Measuring the impact of Viral is more than a numbers game…

posted by Brendan Hodgson

Via Mathew Ingram’s blog, I read with interest Tony Hung’s interpretation of Dove’s viral Evolution campaign – which Adage recently suggested achieved greater ROI than a Superbowl ad – and specifically his thoughts around measurement. However, I tend to disagree with Tony’s assertions.

Without question, the ability to directly connect a PR or marketing initiative to a specific business outcome will always be the holy grail. But that isn’t always the full measure of success. Without having the insight of being involved in this campaign, I would suggest that there are multiple motivations to this exercise – donations to the Dove Self-Esteem Fund being only one, albeit perhaps the most important.

The value of viral – and particularly now with technologies such as blogs and YouTube – is, in my view, as much about being able to capture - through a single activity – raw audience insights, whether via feedback, comments and blog posts; all of which can serve to further enhance the overall perception of the brand.

Without these tools, we might only be able to share our collective admiration for the ad, and/or disgust at what it represents (if that’s how we, in fact, truly feel) with the person sitting next to us on the couch. It filters raw emotion and uncompromising feedback like no survey or focus group ever could, and becomes a powerful gauge – and potential influencer - for overall brand reputation (obviously, reinforced by the collective success of other “Campaign for Real Beauty” initiatives). It even feeds into those who would suggest that this campaign is, in fact, a subtle reverse psychological marketing ploy.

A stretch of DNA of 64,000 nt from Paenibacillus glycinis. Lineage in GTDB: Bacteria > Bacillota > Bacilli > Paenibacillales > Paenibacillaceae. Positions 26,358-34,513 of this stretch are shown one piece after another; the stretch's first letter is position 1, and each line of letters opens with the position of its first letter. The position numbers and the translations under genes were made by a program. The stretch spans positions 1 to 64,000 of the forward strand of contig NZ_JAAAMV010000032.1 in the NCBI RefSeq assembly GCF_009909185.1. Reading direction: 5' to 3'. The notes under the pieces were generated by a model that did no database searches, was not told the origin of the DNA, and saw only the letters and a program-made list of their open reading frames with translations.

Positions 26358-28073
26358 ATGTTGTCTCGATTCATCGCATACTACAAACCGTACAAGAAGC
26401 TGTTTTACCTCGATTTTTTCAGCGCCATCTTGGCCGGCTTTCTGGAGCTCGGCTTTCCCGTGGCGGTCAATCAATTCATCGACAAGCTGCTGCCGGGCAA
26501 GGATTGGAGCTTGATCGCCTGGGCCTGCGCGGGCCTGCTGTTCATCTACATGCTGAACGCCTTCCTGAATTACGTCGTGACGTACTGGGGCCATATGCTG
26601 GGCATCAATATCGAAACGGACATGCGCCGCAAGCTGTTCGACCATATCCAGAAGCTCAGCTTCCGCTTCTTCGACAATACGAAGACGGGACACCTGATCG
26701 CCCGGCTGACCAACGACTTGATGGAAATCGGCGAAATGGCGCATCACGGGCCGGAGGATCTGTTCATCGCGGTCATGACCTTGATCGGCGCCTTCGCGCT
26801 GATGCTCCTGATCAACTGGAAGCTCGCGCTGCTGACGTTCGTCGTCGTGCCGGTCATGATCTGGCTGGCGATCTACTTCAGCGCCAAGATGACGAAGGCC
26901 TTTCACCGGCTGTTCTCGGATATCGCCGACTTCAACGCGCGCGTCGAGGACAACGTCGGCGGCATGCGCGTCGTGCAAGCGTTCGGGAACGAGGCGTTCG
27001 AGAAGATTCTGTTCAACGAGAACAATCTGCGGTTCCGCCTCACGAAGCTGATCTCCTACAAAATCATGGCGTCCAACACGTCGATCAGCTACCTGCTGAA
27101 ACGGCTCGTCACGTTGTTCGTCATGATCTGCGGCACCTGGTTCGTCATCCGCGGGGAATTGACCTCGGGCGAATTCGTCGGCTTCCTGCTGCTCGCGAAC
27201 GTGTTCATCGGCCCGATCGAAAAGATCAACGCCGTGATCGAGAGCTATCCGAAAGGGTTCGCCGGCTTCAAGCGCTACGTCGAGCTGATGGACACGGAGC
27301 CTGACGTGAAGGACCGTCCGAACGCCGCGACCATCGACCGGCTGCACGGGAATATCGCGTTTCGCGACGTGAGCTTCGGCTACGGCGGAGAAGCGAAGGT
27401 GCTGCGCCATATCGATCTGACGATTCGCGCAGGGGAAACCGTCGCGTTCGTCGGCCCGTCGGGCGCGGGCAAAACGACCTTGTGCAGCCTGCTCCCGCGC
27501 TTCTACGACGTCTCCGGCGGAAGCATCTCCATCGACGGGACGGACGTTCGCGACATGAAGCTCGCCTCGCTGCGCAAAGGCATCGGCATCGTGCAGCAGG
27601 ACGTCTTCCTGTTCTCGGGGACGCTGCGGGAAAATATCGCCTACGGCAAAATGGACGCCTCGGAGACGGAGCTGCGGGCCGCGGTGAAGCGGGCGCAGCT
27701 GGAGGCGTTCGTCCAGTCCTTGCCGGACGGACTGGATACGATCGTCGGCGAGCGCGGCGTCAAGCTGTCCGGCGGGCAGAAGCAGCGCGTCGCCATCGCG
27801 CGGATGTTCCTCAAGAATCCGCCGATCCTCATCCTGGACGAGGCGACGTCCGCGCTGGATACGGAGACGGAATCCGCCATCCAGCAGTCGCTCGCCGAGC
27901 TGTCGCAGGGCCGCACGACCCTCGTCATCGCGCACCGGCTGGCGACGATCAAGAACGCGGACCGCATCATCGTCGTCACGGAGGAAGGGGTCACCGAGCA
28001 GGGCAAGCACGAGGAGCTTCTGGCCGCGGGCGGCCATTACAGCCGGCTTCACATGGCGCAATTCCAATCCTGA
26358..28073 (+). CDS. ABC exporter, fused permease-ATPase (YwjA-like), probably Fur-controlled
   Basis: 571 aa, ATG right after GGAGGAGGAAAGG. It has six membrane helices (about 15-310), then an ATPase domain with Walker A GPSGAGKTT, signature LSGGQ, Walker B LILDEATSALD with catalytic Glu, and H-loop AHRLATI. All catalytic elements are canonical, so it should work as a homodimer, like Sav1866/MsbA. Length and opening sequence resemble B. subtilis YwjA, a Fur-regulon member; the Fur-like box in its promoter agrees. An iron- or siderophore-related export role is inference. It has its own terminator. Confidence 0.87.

But I think that last point is important. Are we to measure this campaign from the basis of individual tactics, or do we need to look at it from the broader perspective of the overall campaign? According to Adage (quoting Todd Tilleman of Unilever):

…the emotional response the “Campaign for Real Beauty” has evoked from women has substantially strengthened brand loyalty, noting that two-thirds of brand sales now come from people buying more than one product, up from one-third three years ago.

“If you stood only for function, people would assess the brand based only on one category,” he said. While cross-marketing, new-product performance and other tactical appeals have helped build that number too, he said, “I’m convinced the real driver of it is that the brand has increased awareness of this mantra, this mission.”

It hasn’t hurt sales, either. Dove has gained share in the past year in four of its five major categories: personal wash (body wash and bar soap), hair care, deodorant and hand-and-body lotion. 
 
Personally, I also wonder what impact the potential for repeat viewing has on a specific audience… This video continually fascinates me. I’ve watched it a number of times now and, as a father of six-year-old twin girls, it has undeniable impact – perhaps even more so than for other audience segments. 

So what, then – to use Tony’s phrase? The fact that the article makes no mention of a spike in donations shouldn’t take away from other potential metrics of success - the numbers game being only one… 

1 Comment
02

Nov
2006

Sean Moffitt

Brendan, Well said on not defining the new media based on old media metrics – the retun on involvement and insight is always discounted – I must admit however the media valuation I had read somewhere else and was impressed. Sidebar – as a father of two and as I discovered yesterday through ultrasound three girls – I love the campaign too. Look forward to seeing you tomorrow  

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